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EMDR originated as a trauma therapy. Today, it is practiced by a large number of therapists across the world not just for healing trauma, but for a wide range of issues, including anxiety, depression, OCD, substance use, and eating disorders.

Traumatic life events can shatter our inner and outer sense of safety and security, thereby changing the way our brains work and shifting how we see ourselves and the world around us. We may develop negative beliefs and patterns of behavior that make us feel stuck. Fortunately, our brains have a strong instinct to heal. This means that even after a devastating experience, our brains can learn adaptive ways of functioning.

EMDR uses a method called bilateral stimulation (BLS) to facilitate emotional processing in the brain. Watch an introductory video on EMDR here. Other than eye movements, different forms of bilateral stimulation can be used in EMDR, like using your hands to tap gently on your knees or arms, or tapping on the floor alternately with your left and right foot. You could also listen to a recording that moves from the left to the right ear.

EMDR helps us identify negative beliefs associated with traumatic events. BLS is then used to desensitize the traumatic incident with its corresponding negative images, emotions, and sensations. Finally, a new adaptive belief is created and integrated to form a positive neural network in the brain.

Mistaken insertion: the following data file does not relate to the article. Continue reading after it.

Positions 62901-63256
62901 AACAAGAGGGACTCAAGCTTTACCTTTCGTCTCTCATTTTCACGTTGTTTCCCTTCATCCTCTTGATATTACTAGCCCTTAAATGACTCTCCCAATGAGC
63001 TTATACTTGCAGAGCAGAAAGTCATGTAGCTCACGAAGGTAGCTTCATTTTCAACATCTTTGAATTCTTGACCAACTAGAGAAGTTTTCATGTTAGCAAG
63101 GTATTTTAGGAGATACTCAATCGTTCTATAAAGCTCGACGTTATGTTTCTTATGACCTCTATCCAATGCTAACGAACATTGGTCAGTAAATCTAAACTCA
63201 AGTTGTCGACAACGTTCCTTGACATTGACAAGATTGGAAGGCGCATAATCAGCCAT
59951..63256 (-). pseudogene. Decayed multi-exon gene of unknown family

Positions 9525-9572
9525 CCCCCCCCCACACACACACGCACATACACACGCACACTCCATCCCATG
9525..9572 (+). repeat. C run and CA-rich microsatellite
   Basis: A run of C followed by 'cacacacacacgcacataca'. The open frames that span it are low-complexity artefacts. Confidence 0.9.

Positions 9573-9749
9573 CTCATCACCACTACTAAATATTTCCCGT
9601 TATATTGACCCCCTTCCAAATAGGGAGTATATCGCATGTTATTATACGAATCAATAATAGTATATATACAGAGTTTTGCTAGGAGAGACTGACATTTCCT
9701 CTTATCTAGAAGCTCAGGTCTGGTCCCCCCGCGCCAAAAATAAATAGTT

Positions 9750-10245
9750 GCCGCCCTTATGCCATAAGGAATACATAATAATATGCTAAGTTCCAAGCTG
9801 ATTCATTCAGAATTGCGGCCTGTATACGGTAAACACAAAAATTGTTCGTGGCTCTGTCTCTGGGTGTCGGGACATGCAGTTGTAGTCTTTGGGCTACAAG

For example, a survivor of domestic abuse may feel worthless and powerless, and experience deep feelings of shame with negative beliefs such as: “I’m unlovable” or “I’m powerless.” EMDR can help desensitize these negative feelings of shame, worthlessness, and powerlessness and update the brain with positive beliefs, such as “I’m OK as I am” or “I now have choices.” Equipped with a new adaptive belief system, a trauma survivor can gradually overcome past traumas and begin to integrate positive experiences and memories in their lives.

Find an EMDR therapist

Use these links to connect with an EMDR therapist:

EMDR International Association (EMDRIA)

EMDR Consulting

Psychology Today
Enter your zip code, click on “Types of Therapy.” Select EMDR for a list of EMDR therapists in your area.

Therapists Who Specialize in EMDR

Nyambura Kihato | LPC
Nyambura Kihato
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